More philosophically, once heliocentrism turned the Earth from the center of the universe into one planet among many, and the metaphysical difference between Aristotle's sublunar and superlunar spheres was erased, the natural next step to take was that the Sun too was just one star among many. After that the "discovery" that Milky Way was just one galaxy among many was rather routine and anti-climactic, it is hard to even pinpoint when it "happened", see Timeline of knowledge about galaxies, clusters of galaxies, and large-scale structure.

So the closest thing to the "event" that the OP is looking for was the Copernican Revolution. Copernicus vaguely entertained the plurality of worlds already, although not publicly due to the cultural context of the time, a bit later Giordano Bruno was burned for it (along with other heresies). But with the spread of telescopes by mid 16th century the plurality of worlds was a commonality among scientists, Newton assumed it as a matter of course in Principia even though the stellar parallax was only detected by Bessel in 1838. Still, even the impact of the Copernican Revolution was enhanced by the cultural context that it displaced, as Renn explains in The History of Science and the Globalization of Knowledge:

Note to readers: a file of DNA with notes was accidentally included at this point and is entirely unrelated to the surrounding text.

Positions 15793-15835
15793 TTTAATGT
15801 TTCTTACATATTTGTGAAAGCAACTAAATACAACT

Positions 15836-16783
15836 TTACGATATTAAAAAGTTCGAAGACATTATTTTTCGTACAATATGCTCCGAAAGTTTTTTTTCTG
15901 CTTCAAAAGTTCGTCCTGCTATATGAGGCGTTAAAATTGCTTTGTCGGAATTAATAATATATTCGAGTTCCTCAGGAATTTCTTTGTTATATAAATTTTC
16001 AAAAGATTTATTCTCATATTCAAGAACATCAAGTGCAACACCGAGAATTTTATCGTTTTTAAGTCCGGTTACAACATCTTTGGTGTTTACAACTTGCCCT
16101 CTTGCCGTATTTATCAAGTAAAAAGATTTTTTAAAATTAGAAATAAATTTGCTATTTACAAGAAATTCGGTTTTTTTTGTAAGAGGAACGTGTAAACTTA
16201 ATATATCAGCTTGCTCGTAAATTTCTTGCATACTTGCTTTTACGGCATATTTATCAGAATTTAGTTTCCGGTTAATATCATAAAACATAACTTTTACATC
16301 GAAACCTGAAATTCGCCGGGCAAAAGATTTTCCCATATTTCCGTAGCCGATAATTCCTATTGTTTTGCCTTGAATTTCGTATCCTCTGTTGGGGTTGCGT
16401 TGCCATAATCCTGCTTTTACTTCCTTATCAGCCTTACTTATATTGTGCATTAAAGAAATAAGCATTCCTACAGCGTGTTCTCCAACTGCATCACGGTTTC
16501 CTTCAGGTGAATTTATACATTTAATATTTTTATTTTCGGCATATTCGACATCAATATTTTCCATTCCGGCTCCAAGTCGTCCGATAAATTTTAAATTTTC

"In response to the encompassing religious worldview, the new knowledge accumulated by these scientist-engineers began to assume the character of an equally all-embracing interpretation of the world, as can be found in the great philosophical concepts of the early-modern period, for instance, in the works of Giordano Bruno or Rene Descartes. Science eventually became a kind of counter ideology by which the emerging bourgeoisie could defend its claims to power, not according to a transcendent, religious order, but according to immanent laws of nature and society. The new knowledge thus also assumed a normative dimension.